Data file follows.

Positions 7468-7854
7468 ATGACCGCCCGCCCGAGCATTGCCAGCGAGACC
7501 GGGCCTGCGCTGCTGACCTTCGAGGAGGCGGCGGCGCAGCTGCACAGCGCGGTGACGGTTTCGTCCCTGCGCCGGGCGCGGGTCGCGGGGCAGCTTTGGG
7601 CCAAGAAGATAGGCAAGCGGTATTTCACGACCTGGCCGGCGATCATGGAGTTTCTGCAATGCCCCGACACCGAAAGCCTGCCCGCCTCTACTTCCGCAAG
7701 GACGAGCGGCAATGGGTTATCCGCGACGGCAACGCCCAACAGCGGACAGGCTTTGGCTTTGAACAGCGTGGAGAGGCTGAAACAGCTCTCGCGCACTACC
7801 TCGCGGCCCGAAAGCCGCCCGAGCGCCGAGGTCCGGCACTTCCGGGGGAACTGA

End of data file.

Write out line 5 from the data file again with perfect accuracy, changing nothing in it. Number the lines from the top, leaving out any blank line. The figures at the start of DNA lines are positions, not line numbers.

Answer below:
7701 GACGAGCGGCAATGGGTTATCCGCGACGGCAACGCCCAACAGCGGACAGGCTTTGGCTTTGAACAGCGTGGAGAGGCTGAAACAGCTCTCGCGCACTACC